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# Download Transport Theory Breakdown of Onsager Symmetry in Neoclassical PFC/JA-82-31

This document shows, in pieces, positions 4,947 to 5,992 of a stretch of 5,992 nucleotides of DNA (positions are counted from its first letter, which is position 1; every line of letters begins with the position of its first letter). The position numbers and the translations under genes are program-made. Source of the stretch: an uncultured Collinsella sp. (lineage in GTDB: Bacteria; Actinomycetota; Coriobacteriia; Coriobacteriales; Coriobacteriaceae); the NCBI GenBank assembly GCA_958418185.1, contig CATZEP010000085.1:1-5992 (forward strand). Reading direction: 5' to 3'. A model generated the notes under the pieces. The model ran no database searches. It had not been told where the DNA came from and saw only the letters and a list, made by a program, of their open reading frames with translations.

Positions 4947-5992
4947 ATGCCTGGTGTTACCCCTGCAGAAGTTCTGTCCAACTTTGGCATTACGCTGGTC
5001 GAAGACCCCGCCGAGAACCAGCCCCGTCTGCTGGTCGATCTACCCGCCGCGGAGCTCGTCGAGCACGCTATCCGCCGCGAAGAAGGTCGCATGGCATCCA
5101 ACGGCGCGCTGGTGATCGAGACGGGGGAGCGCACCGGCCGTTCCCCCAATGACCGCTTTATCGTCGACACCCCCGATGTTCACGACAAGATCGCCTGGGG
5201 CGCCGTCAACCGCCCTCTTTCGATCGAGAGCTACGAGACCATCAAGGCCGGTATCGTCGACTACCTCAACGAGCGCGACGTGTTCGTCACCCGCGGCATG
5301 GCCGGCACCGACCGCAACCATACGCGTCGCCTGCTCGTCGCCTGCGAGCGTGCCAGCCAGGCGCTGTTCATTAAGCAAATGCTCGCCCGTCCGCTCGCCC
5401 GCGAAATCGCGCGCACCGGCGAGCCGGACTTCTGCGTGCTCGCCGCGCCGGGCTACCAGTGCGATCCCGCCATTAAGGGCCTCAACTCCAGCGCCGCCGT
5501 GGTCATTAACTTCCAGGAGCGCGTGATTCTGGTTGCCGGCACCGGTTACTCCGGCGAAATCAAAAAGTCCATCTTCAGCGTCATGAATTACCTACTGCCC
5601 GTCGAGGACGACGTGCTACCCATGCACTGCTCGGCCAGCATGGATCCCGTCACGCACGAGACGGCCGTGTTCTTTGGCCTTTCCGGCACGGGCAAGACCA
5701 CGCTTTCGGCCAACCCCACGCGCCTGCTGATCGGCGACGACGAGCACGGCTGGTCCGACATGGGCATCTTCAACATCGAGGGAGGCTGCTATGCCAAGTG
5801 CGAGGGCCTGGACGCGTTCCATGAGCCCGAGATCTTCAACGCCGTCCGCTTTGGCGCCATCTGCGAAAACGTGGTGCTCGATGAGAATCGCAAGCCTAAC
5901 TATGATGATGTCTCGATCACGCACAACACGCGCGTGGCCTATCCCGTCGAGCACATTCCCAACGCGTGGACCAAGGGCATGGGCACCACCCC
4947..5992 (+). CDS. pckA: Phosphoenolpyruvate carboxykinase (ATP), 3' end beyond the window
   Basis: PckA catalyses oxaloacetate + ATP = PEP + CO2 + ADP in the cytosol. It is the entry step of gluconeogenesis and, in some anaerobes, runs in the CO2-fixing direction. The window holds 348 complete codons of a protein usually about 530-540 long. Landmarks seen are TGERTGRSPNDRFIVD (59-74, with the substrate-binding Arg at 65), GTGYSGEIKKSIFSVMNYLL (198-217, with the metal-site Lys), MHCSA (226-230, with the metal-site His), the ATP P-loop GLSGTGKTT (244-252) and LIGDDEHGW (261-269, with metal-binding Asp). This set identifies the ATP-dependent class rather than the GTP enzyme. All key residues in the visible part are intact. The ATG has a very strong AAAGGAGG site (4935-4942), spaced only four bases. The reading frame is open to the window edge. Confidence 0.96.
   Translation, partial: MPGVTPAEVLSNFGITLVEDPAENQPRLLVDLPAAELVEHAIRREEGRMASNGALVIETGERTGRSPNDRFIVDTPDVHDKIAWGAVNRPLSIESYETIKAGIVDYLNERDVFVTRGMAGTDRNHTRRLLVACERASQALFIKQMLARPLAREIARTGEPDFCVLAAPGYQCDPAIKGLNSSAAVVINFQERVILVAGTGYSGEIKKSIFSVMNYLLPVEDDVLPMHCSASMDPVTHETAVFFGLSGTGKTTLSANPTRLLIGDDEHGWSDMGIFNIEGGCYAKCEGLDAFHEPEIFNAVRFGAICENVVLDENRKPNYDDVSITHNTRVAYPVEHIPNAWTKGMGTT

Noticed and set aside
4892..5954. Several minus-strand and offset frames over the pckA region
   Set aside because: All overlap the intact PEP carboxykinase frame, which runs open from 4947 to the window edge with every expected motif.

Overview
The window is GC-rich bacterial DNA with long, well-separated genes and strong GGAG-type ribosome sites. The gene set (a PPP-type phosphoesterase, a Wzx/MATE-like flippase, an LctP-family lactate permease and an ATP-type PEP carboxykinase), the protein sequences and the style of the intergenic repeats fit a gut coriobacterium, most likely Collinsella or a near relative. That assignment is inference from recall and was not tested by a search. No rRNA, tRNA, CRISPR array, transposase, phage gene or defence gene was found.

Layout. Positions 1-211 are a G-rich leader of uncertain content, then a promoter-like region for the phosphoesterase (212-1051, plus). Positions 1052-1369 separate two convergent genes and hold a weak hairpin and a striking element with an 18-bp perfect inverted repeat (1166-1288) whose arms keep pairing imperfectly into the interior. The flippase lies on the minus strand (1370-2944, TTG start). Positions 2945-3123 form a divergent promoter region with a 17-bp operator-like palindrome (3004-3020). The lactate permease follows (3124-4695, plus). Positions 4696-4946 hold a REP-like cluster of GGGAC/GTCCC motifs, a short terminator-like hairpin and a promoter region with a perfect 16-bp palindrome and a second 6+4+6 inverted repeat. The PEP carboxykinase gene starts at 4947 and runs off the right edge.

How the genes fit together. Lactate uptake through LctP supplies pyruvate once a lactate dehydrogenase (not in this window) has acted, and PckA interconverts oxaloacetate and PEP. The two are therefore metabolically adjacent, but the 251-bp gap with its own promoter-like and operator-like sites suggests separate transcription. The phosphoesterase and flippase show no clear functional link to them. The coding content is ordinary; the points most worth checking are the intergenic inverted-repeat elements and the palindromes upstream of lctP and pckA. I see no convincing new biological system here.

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PFC/JA-82-31 Breakdown of Onsager Symmetry in Neoclassical Transport Theory K.Molvig, L. M. Lidsky, K. Hizanidis and LB. bernstein Breakdown of Onsager Symmetry in Neoclassical Transport Theory Neoclassical transport theory is developed in a Lagrangian rather than the usual Eulerian formulation. We show that an underlying asymmetry exists in the neoclassical pinch and bootstrap effects and demonstrate the physical basis of the Onsager symmetry relationship in the pinch-bootstrap duality. A simple model calculation shows that low frequency turbulence can destroy the bootstrap current at levels, eb/T, ~ 10, too low to affect the Ware pinch. Neoclassical transport theory' has long predicted the existence of a "bootstrap current" driven by the radial density gradient and a pinch effect driven by the toroidal electric field. In addition to the substantial practical importance of these phenomena in fusion devices, they provide a sensitive test of neoclassical theory. In fact, they point out a substantial discrepancy between theory and experimental observation. Although a pinch effect has been observed, 2 there is strong if indirect evidence' that the bootstrap current6 does not exist.4 This is particularly surprising because the pinch and bootstrap currents are Onsager conjugates. The object of this Comment is to demonstrate an underlying asymmetry in these processes, to identify the physical basis for suppression of the bootstrap current and to present the results of a calculation of the effect of turbulence on the pinch and bootstrap transport coefficients. This paper considers the questions of Onsager symmetry and the nonobservance of the bootstrap current in light of a recently developed Lagrangian formulation of neoclassical theory.7 This formulation has the virtue of being a direct expression of the elementary kinematics and collision processes, allowing the various flows to be identified at the Comments Plasma Phys. Controlled Fusion 1982, Vol. 7, No. 4, pp. 113-121 0374-2806/82/0704-0113/$06.50/0 D 1982 Gordon and Breach, Science Publishers, Inc. Printed in the United States of America 113 microscopic level. We show the net kinematic contributions to both pinch and bootstrap current to be small and symmetric. However, the individual kinematic processes involved in the pinch are large and there is an underlying asymmetry of kinematic processes. Collisional cross processes involving circulating particles drive both the pinch and bootstrap effects. These collisional processes are microscopically inverse and clearly Onsager conjugate. However, they are a result of scattering by particles in a very narrow layer near the trapped particle boundary. We argue that the nature of this layer is such that the bootstrap current, but not the kinematic Ware pinch, is easily destroyed by low level turbulent scattering. The physical basis of the Lagrangian formulation is that in the lowest collisionality (banana) regime, the distribution function, f, relaxes in a sequence of well-ordered time scales. The fastest is the orbital time scale, on whichf relaxes to a function of constants of motion (or actions) alone. The actions JI, J2 , J3 are chosen to be respectively the magnetic moment, parallel invariant and bounce averaged poloidal flux. These actions then scatter under the influence of collisions to relaxf to a local Maxwellian on the collisional time scale. The radial action gradients relax to produce transport on the (longer) diffusion time scale. The Lagrangian formulation follows this hierarchy of relaxation processes, first expressing the kinetic equation in action angle variables, and averaging over the orbital time scale (or equivalently, the angle variables). The result is a kinetic equation in terms of the actions alone, - at + q-a(J)Vf aJ2r = C(f), (1) where VT is the toroidal voltage, with coefficient, a(J) = f d3 0 X (1ImR)ec - VJ, and the collision operation is (for the Lorentz model) aj a a aJ ao = ~-J d3fv(VJ) T(v21 - vv) aJ . (VJ) - -f aj (2) For evaluating neoclassicalfluxes in an axisymmetric system, the angle averages are operationally bounce averages, d30 -+ o 2dslu. Equation (2) gives the bounce averaged effect of collisions (i.e., velocity scattering at fixed spatial position) on the actions. The three actions, JI, J2 , J 3 114 have well ordered associated frequencies, o > so that the energy is principally a function of J, and J2, the "velocity" variables, W2 > W3, while J3 is a "radial" parameter. More precisely, J3 = (2xrq/c)A1 + AJ 3 , where 2f (dslu) AJ 3 = 0. Note that Cj contains terms of the form (a/aJ3 ) D 33 (0/aJ 3)f,which explicitly give banana center diffusion due to collisions. There are also collisional cross processes of the form (a/aJ2 )D 23 (a/dJ 3 ) and (a/aJ 3) D 3 2 (/0J2)f, which are ultimately responsible for the pinch and bootstrap effects. Transport equations are obtained directly by the reduced moments over J, and J2. One can in fact show that the density per unit J3, n3 = f dJ1 dJ2 f, is equal to the flux surface average spatial density times the specific volume, dV/dJ 3 = (c/2irq) dV/d*. In Eq. (1), the13 derivatives are smaller than the JI, J2 derivatives by a factor p,/a, the small parameter that for tokamaks measures the relative slowness of radial scattering to velocity scattering. The transport coefficients can be obtained by a straightforward expansion of Eq. (1) in powers of pr/a, using a maximal ordering where VT~ p/a, (a/at) ~ (p/a)2. The leading order consequence of Eq. (1) is Cj(fo) = 0, where C' is the velocity scattering part of the full operator. This operator has a local H theorem (when like-particle collisions are included) so that fo is a local Maxwellian of the form fo = N(J 3) exp[ - H(J)IT(J3)]. The first order equation is Co(f) = -Va- 27r a i fo -D afi - e 3) al (3) where (d/aJ 1 ) = e, (a/aJ) + e2 (a/aJ2 ) is effectively a velocity gradient. It is thus the electric field and the collisional cross processes that drive perturbations fl. Only the circulating particles are affected and f, = 0 in trapped space. With f, known, the particle and energy moments of Eq. (1) are determined to second order [since Co(f2) is annihilated] and provide the transport equations. These are formalized by defining generalized forces, A I = d In n/dJ3 , A2 = d In T/dJ 3, A 3 = VTIT and their respective fluxes of particles, heat and charge, F1 = ', F 2 = q, F3 = IT, related by F = 2i T1,A,, with the transport matrix, Tij, exhibiting Onsager symmetry, T = T,. Defining coefficients, ot, in Eq. (3) such that CO(f 1 ) = icx fGAj, f, can be expressed as a sum over the thermodynamic forces, f, = EigAi, with individual responses determined by CO(gi) = tf 0 . 115 These relations are useful for writing the transport equations in a compact form and for proving Onsager symmetry. For example, the particle moment of Eq. (1) can be written to second order as 0 = A d2J +3 a\foVT - aif1 - D33aJ . (4) The particle flux transport coefficients, T1,, can be inferred from Eq. (4). Specifically, the pinch coefficient, T13 , using an inner product notation, (g,h) f d 2 J gh, is T 13 = [(qT/27r) a3 , fo] - (aI, T13 + T' . The decomposition into explicit (superscript e) and g3 ) implicit (superscript i) is a key feature of this formulation. The fluxes that do not require the calculation off, are termed explicit, and represent processes depicted in explicit form in the original kinetic Eq. (1). Thus, the first flux term in Eq. (4) proportional to VT is an explicit, purely kinematic radial flow, independent of collisions. The Ware effect appears in this term. The implicit or indirect fluxes result from fl. To calculate the toroidal current, one starts from JT = f d Jd08 [x 3 - x(J,O)] qec - v(J,O) fJ). (5) This contains the Pfirsch-Schluter current in addition to the parts, constant on a flux surface, determined from transport theory. We now weight JT by 1/2R, flux surface average and multiply by dV/dJ 3 to give an angular current per unit J3 : IT = d32 J fJ u 2nq = d2 s2 ( c 2irq et - v [f, J, - q AJ 2ITR et - vf * (6) af] This expression is correct to order p/a. Here again we have implicit and explicit parts. The explicit part is a toroidal current associated with the departure of the orbits from the average flux surfaces analogous to the perpendicular diamagnetic flow associated with the departure of gyroorbits from the guiding center. Transport coefficients may be inferred from Eq. (6), the bootstrap coefficients being T3 and T3 = -9(a, g1). 116 I Constructing the rest of the transport matrix, one gets results for the net coefficients, Ty, identical to the conventional Eulerian theory and having Onsager symmetry.7 In the Lagrangian formulation, however, there are two symmetry theorems, one for the implicit and another for the explicit part. The former follows immediately from the self-adjointness of CO, viz., Tij = (a,, gi) = [Co(gi), gi] = [gi, Co(g)] = (as, g1) = Tj,. This symmetry is related to a positive definite form for entropy production due to collisions. Onsager's theorem is applicable to this implicit part. Explicit symmetry can be demonstrated term by term.7 Recall that only the circulating particles contribute to the implicit fluxes. Trapped particle contributions are all explicit. We now describe the elementary processes involved in producing the pinch and bootstrap effects. It is useful to define the dimensionless transport coefficients 13 and 131 according to T13 = ? qTn313, T31 = f qTn3I 31. In the limit of small E = a/R, the overall coefficients' are 113 and 131 A 1.38\/ . In the conventional explanation, the pinch is associated predominantly with the kinematic flow of trapped particles, f''f (the Ware effect).' Indeed, one finds 1'6' = (8/31r) V2E, which is 62% of the full coefficient. The circulating particle contributions flir' and I1's are of opposite sign and tend to cancel. The difficulty with this interpretation is that the process conjugate to the Ware effect, the trapped particle banana current, Isij is negligible (of order E312) in the small E limit. Also, ICir = 0(E312), so that i3, is negligible. The bootstrap current is all implicit. It is a result of the collisional cross process, and entirely a consequence of circulating particles. This picture does not give the physical basis of Onsager symmetry. To clarify the symmetry first note that the explicit symmetry 131 = 13 implies that to order E2, I3 = 0, and therefore that the explicit circulating particle flow is actually radially out, at a rate which entirely cancels the Ware pinch! Thus, one does not have symmetry of the elementary processes represented by Jelf and Ie;; (or J7ic" and fCi%) but only of the net coefficients 1e3 and Ii. Nonetheless, 13 A 0, and this leads to an alternate interpretation of the pinch as a collisional process involving circulating particles. The question is now reduced to understanding the implicit flows. Recall that these arise from the cross processes in the collision operator, reflecting correlations in the scattering process between jumps in radius and jumps in velocity. Figure 1 compares representative orbits for different 117 - -- -o- SURFACE =U - I = +1 FIGURE 1 Representative orbit projections for circulating particles in quiescent tokamak. Well circulating particle orbits follow the * surface very closely. Marginally circulating particles have very distorted orbits, resembling the inner (outer) half of a trapped particle banana orbit for the or = - 1(+ 1) direction of parallel velocity. Average surfaces, (4), for marginally circulating particles are displaced inward from i for or = - 1, and outward for (- = +1. types of particles. Consider two particles, initially well circulating, moving in opposite directions along the magnetic field. Both have orbits lying very nearly on the flux surface 4i. As these particles scatter toward trapped space under the influence of collisions, the o- = - 1 particle scatters to an orbit whose average surface is shifted inward relative to * while the u = + 1 particle scatters out. This is the origin of the correlation between velocity and radial scattering. A radial flow will result whenever the perturbed distribution has unequal fractions of - = - 1 and o = + 1 particles, or in other words, carries a current. The current driven by the toroidal electric field has an excess of o- = - 1 particles and drives an inward radial flow. This process, due entirely to circulating particles, causes the pinch effect. Now invert the process just described. That is, take two marginally circulating particles, oppositely directed along the magnetic field and 118 scatter them back toward the well circulating state. The or = - 1(+ 1) particles start on an inner (outer) average surface and end up on 4. With a normal density gradient the result will be more or = - 1 than a = + 1 particles on the final t, surface, and thus an electric current. This is the mechanism behind the bootstrap current. It is the precise microscopic inverse to the process accounting for the pinch effect. The true Onsager symmetry is obvious. A detailed calculation shows that all the circulating particle contributions, Tic'", TI'3", and T3'" arise from a very narrow layer near the trapped particle boundary. In terms of the pitch angle variable X (such that 1 - Eis circulating, 1 - E X :5; 1+ Eis trapped) the layer 0 :X is much thinner than E. A layer width, AK, on the order of several percent of E, accounts for 80% of the effect. In contrast, the Ware effect T7If has equal contributions from all the trapped particles. Since the explicit bootstrap current T3 is uniformly small for all X, the underlying asymmetry in the explicit processes can be brought out by small modifications of the boundary layer particle dynamics. This can cause a breakdown of the symmetry when turbulence is present. Whereas neoclassical theory can be viewed as a collisional scattering from one global collisionless orbit to another, in a turbulent medium the collisionless orbits are quite different. In particular, the orbit projections for the boundary layer particles look like a smeared out banana. Within the layer a particle cannot retain its memory of a trapped or circulating status, but only the mixture of these properties. The turbulent orbit has an average surface, 4,, and this does not jump in a correlated way depending on c-. Indeed, these particles have no definite memory of -. Therefore, collisional scattering of these orbits will not generate the cross processes and T13 and T3, are eliminated. By a related argument, Tic' is eliminated. The Ware effect, 7If, is more robust. It arises from a secular accumulation of VB drifts due to poloidal rotation of the banana tips, is independent of radial memory along the orbit and survives the turbulence. Carrying out the calculation of this effect for a simle model,' one finds 131 ~/V2E [1.38 - 2,a/ In (32E/AX)] and I13 ~ V2e [1.38 - 2/ 3 In (32E/AX)], where AX E4/Te is the turbulent fluctuation level. For e>/Te - 102, this gives a bootstrap current, 13 = ).28Nie, 20% of the original value, and a pinch effect, I13 = 1.02/2E, of 74%. In short, the circulating particle effects are sensitive to the detailed structure of the boundary layer. At realistic turbulence levels they will be eliminated, leaving mainly the Ware effect and broken symmetry. 119 Acknowledgments We are pleased to acknowledge the contributions of Herbert L. Berk and Kenneth P. Swartz in discussions of the physical basis of the implicit processes, and the mechanism for symmetry breaking. K. MOLVIG MassachusettsInstitute of Technology, Cambridge, Massachusetts, 02139 and Institute of Fusion Studies, University of Texas, Austin, Texas 78712 L. M. LIDSKY and K. HIZANIDIS MassachusettsInstitute of Technology, Cambridge, Massachusetts, 02139 I. B. BERNSTEIN Yale University, New Haven, Connecticut 06520 (Received March 26, 1982) Contributed by J. P. Freidberg References 1. A. A. Galeev and R. Z. Sagdeev, Sov. Phys. JETP 26, 233, (168). M. N. Rosenbluth, R. D. Hazeltine and F. L. Hinton, Phys. Fluids 15, 116 (1972). F. L. Hinton and R. D. Hazeltine, Rev. Mod. Phys. 48, 239 (1976). 2. R. R. Parker, K. Molvig and L. S. Scaturro, Proceedings of Workshop on Fusion Fueling, Princeton, N. J. (1977). K. Bol. et al., Plasma Phys. Contr. Nucl. Fusion Res. 1, 11 (1978). A. Gondhalekar, D. 0. Overskei, R. R. Parker and J. West, J. Magn. Magn. Mater. 11, 359 (1979). 3. M. H. Hughes and J. Hugill, Plasma Phys. Contr. Nucl. Fusion Res. 1, 457 (1978). S. Wolfe, private communication. 120 4. 5. 6. 7. 8. J. T. Hogan, Nucl. Fusion 21, 365 (1981). A. A. Ware, Phys. Rev. Lett. 25, 916 (1970). A. A. Galeev, Sov. Phys. JETP 32, 752 (1971). I. B. Bernstein and K. Molvig, to be published. K. Molvig, L. M. Lidsky, K. Hizanidis and I. B. Bernstein, MIT, Plasma Fusion Center, PFC-JA-81-26. 121